Play Live Radio
Next Up:
0:00 0:00
Available On Air Stations

Archaeologists Discover Tunnel Dug By Jews To Escape Nazis In Lithuania


An international team of scientists has been working at the scene of one of the most horrific massacres of the Holocaust, a place where more than 70,000 Jews were murdered during the second world war. The scientists found some of the mass graves that held the victims. They also discovered a powerful symbol of resistance. NPR's Corey Flintoff reports from Vilnius, Lithuania.

COREY FLINTOFF, BYLINE: The site is called Ponar, a forested area not far from Vilnius. It has monuments to those who were slaughtered here, but the story of what happened is far from complete. One of the team leaders, Jon Seligman of the Israel Antiquities Authority, talks about what is known.

JON SELIGMAN: The Nazis arrived in Vilna in June of 1941. Within just a few weeks, by July, they were already getting people off the street, bringing them here and shooting them. But in a very, very few days of that happening, they'd organized a group of Lithuanian volunteers from the rifle association - 150 men who came out here, and they volunteered to shoot the Jews of Vilna, a Jewish population which at that time was 35 percent of the population of the city.

FLINTOFF: Seligman says that population represented hundreds of years of vibrant Jewish culture in Vilnius. The Nazis tried to hide the evidence of their crimes by burning the corpses of their victims. That gruesome job was forced on a group of 80 slave laborers, Jews who were held captive in a stone pit. Against all odds, some of them managed to escape.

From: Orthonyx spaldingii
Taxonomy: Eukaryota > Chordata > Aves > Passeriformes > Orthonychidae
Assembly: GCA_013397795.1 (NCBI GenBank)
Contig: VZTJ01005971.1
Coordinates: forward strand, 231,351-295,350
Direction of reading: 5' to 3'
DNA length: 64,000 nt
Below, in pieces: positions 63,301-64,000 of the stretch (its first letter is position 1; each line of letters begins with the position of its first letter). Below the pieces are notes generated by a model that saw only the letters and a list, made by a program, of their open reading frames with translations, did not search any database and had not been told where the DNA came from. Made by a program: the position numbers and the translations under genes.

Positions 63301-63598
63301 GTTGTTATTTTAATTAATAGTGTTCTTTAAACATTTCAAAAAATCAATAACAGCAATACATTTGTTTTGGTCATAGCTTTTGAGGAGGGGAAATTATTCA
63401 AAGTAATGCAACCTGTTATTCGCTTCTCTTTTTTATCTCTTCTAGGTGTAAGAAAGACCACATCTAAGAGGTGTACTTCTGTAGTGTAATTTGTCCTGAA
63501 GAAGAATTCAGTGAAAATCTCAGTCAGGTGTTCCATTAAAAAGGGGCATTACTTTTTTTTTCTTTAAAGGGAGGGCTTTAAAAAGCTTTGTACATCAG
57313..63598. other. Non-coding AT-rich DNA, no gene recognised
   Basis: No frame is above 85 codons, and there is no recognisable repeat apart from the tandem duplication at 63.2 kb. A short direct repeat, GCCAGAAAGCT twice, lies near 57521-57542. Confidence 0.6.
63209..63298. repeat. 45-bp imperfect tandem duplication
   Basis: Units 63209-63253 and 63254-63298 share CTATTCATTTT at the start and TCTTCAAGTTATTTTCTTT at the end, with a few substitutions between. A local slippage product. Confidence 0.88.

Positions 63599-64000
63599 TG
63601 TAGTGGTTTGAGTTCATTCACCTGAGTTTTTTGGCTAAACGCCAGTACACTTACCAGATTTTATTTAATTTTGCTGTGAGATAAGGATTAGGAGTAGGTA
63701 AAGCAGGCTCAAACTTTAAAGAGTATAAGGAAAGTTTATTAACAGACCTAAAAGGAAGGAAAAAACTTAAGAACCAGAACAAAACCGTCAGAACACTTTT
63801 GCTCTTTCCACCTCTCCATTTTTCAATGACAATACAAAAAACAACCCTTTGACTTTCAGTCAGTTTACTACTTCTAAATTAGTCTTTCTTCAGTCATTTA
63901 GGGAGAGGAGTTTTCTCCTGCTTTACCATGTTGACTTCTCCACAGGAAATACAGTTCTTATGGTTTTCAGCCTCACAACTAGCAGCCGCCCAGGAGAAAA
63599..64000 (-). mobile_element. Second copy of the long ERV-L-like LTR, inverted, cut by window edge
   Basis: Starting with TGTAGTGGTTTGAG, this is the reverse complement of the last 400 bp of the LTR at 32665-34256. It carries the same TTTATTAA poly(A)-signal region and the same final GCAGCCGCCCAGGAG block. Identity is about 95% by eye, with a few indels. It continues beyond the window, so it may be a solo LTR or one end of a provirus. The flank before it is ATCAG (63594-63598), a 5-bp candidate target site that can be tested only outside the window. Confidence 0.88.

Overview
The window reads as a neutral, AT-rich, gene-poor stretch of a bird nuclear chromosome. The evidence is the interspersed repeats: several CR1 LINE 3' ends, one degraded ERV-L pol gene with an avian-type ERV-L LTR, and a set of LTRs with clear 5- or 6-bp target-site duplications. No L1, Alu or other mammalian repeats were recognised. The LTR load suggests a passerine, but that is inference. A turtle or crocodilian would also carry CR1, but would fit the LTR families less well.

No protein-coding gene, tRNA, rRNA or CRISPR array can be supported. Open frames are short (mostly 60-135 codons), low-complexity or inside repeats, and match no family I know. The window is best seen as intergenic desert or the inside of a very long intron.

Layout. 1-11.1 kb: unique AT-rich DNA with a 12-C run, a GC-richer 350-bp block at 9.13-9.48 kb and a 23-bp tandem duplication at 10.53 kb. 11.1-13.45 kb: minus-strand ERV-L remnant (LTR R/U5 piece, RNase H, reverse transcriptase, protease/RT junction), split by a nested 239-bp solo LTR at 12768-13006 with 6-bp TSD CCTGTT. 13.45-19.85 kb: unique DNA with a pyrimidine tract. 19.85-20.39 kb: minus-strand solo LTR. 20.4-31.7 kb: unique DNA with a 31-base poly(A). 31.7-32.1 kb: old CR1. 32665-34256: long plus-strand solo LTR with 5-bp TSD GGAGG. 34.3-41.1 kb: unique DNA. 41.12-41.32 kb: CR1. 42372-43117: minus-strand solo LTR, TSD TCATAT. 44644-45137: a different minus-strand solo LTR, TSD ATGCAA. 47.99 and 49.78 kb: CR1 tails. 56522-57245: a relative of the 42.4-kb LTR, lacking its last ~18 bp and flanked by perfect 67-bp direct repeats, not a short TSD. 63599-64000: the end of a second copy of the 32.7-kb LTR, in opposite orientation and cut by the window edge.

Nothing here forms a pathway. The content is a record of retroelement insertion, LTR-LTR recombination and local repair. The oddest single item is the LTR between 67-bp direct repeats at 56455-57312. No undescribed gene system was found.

RICHARD FREUND: And but for the escape, we probably wouldn't have all the details of really what went on here.

FLINTOFF: Richard Freund, a professor of Jewish history at the University of Hartford, explains.

FREUND: Those people had to go every day and burn the bodies - they had an enormous amount of contact with the people who were buried here. That's the reason why this is not only about the escape. It's also about a study of the Holocaust. Something like this tells us just how evil the evil was.

FLINTOFF: Freund says that the laborers knew that when the last corpse was burned they too would be killed. Each night for 76 nights, they dug an escape tunnel using spoons and their bare hands. Of the group that eventually got out, only 11 survived, but they were able to tell their stories.

For decades, the location of that tunnel remained a mystery. Because the area is a mass burial ground, researchers were unable to dig in the area for fear of desecrating graves. Harry Jol, a geoscientist from the University of Wisconsin, says the team used ground-penetrating radar and other imaging technologies.

HARRY JOL: And we're trying to use noninvasive, nondestructive techniques. And we can pick up anomalies or sometimes we call archaeological features that are basically round. And what that's - is - we interpret as is the tunnels in the subsurface.

FLINTOFF: The team members hope that eventually some part of the tunnel can be excavated to show visitors what they call the victory of hope over desperation. Again, Richard Freund.

FREUND: You would like to know what the secret of the human spirit is that allowed these people to decide to do this at the last moments of courage.

FLINTOFF: The team members and the science behind their discovery will be featured in a documentary on the PBS series "Nova" next year. Corey Flintoff, NPR News, Vilnius. Transcript provided by NPR, Copyright NPR.